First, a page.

Watching Abby learn to speak English is both entertaining (as when she manages to come up with completely new pronunciations for words, like bang-bang for band-aid) as well as revealing. If you ever want to know how ridiculous some of the rules of English are, talk to a toddler. They distill out the basic rules of speech: pluralization, verb placement and possessive nouns and then apply them to all situations. Unfortunately they haven't learned yet that English has a tenancy to make very little sense.
Case in point: Abby understands that when you have many of a thing you should place an 's' at the end to signify the plural. This seems easy and straight forward until you encounter such a word as popcorn which to her mind should be 'popcorns' and logically so. Sadly English does not concur. Also a constant plural troublemaker is tracks (as in train tracks). The idea that they are already pluralized does not register with her and therefore she will ask in all earnestness to have you put her train 'trackses' together.
I also get the opportunity to watch her think through a sentence - usually out loud. It's not uncommon for her to stop mid-sentance and start over, the obvious reason being that half way through she realized that she wasn't ever going to get to the end of the sentence the way she ought to. This usually happens when she's trying to use two verbs in a sentence (I want to go outside and blow bubbles) or when she's trying to establish an order of activity appropriately (I want to watch this movie first). It will occasionally begin: "I want to outside" or "I want first." Her face is so expressive at times that I can watch her thoughts play across her face in such situations: first the determination to ask for whatever it is she wants, followed by confusion/consternation when she realizes something is a muck with her sentence structure, then the determination to start over and say it right. She is quite the perfectionist and won't leave off trying to get it right, even if she has to stumble through it 3 times.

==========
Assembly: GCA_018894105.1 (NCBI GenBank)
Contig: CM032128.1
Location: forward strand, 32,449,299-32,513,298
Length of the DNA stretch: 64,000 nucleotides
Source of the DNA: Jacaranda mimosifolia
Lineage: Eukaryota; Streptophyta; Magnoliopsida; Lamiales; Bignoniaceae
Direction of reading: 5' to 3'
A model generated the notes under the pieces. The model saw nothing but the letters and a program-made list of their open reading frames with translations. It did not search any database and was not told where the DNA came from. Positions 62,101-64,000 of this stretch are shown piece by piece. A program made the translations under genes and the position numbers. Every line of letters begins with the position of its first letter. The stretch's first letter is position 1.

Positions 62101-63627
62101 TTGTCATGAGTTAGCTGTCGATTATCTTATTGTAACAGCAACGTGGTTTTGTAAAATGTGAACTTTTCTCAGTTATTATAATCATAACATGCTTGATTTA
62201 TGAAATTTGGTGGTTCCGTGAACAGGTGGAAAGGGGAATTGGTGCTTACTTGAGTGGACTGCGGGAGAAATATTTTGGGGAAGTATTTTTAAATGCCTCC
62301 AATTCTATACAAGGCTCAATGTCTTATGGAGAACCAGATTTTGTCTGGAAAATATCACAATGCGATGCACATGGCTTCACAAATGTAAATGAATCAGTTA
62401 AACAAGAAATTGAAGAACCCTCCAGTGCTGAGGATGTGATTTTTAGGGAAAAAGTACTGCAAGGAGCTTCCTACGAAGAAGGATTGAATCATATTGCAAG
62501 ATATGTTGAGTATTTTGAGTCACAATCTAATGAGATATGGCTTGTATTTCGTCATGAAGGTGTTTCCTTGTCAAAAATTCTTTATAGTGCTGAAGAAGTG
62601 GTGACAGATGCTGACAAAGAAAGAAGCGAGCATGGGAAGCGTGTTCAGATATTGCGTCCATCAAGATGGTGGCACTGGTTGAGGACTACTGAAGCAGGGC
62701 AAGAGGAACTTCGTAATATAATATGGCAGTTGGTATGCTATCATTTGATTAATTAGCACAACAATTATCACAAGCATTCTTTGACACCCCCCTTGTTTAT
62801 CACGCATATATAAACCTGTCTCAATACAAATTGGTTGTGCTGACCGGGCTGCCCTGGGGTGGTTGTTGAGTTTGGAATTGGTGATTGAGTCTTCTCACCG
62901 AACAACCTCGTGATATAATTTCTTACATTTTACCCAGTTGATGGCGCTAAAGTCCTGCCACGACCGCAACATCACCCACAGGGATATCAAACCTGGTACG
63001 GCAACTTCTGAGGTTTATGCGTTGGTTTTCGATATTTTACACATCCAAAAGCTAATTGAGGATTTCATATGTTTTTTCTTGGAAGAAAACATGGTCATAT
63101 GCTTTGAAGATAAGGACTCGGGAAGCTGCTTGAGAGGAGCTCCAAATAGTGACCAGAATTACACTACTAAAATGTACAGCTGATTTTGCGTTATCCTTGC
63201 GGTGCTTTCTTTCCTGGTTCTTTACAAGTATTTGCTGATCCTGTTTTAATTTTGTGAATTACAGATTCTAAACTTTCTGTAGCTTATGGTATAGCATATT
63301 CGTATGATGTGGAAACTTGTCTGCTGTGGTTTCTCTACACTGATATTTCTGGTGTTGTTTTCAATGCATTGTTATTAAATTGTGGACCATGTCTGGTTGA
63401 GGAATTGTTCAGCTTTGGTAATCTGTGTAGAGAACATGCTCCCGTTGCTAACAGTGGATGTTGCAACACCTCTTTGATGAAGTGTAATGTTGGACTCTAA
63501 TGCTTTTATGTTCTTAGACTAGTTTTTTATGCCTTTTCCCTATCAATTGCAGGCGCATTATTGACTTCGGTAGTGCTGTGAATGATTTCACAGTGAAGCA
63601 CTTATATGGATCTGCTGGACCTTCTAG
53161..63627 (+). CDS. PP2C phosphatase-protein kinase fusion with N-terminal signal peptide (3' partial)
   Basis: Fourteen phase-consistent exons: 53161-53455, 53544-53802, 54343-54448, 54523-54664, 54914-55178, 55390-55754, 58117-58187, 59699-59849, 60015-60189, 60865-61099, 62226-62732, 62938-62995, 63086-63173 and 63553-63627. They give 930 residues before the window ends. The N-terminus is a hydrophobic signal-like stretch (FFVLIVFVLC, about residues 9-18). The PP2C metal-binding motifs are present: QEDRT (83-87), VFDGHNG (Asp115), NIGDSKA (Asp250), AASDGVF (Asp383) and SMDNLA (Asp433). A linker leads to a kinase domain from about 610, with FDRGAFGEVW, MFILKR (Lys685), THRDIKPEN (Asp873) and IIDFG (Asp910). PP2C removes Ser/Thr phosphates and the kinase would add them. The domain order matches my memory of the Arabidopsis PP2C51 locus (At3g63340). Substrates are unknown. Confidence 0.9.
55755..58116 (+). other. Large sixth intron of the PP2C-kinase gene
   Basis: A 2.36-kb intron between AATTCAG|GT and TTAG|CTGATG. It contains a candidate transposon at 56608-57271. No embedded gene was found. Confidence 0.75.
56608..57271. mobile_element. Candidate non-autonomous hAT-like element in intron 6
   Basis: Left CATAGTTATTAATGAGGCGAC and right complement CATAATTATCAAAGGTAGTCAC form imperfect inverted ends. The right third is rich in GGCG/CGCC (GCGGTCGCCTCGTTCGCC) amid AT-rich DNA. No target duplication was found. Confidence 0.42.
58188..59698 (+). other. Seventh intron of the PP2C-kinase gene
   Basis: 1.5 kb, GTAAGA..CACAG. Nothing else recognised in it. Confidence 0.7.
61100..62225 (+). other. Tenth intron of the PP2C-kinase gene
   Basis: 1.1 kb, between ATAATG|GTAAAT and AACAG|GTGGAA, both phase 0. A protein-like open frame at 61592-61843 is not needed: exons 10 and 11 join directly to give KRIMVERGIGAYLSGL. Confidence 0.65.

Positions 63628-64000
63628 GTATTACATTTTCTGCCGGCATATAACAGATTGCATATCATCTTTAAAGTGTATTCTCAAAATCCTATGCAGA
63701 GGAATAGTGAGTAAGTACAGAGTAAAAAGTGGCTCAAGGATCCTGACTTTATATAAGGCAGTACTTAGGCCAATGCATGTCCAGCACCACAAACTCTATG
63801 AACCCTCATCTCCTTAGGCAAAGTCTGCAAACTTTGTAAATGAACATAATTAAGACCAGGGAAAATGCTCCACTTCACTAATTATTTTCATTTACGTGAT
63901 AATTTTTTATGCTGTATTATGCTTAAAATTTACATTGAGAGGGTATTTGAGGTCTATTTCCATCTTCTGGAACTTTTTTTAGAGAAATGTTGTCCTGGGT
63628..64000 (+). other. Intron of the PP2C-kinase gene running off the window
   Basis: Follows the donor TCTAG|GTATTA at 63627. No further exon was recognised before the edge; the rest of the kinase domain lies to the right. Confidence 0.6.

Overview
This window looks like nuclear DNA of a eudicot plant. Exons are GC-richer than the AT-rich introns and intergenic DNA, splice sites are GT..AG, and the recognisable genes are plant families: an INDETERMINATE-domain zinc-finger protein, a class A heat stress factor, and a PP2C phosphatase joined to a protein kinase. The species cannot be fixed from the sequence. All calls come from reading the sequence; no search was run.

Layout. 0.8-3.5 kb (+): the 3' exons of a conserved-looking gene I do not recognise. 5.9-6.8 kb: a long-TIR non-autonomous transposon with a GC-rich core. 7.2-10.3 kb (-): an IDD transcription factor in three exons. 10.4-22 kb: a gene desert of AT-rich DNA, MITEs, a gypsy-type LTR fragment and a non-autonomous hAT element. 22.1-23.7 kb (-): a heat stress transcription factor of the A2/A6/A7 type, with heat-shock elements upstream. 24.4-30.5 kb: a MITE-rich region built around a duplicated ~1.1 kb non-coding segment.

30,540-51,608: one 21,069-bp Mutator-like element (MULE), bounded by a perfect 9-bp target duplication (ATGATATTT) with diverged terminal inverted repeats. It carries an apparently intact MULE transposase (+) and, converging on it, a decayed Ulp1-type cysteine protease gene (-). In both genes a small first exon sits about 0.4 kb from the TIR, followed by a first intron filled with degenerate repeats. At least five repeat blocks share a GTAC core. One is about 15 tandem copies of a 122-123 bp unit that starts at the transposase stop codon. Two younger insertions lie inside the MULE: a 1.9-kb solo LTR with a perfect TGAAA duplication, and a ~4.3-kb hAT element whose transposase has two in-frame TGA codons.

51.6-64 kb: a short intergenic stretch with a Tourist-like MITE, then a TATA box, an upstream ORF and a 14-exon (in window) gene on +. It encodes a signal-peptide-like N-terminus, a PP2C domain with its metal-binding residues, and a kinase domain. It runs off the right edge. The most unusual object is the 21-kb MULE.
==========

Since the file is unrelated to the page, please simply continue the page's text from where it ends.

Beyond this daily struggle to navigate the spoken word she is also discovering the spoken emotion. There seems to be no real way to explain that emotions are on a grade with hate at one end and love at the other and like somewhere in there, too. To her mind it is all more or less equal. If she doesn't like it, then she must hate it and if she likes it she must therefore love it. An example: yesterday she was standing in the hallway her hand against the newly painted wall when she announced: "I love this wall, Mom!" This was news to me, I wasn't aware that this wall had done anything to merit so strong an opinion from her. (To date she also loves not only the wall but the paint color, various trucks and sundry birds, her diapers, pjs and, of course, her family.) She also freely announces "I hate this rice!" at dinner, which when she eats all of it a moment later makes one wonder what exactly she was trying to convey.
Thought I attempt to help her navigate this strange world of spoken language I know, in the end, it's something that she'll unravel and discover all on her own. I only wish that the few changes she's made would take root; because, really, popcorns does make so much more sense than popcorn!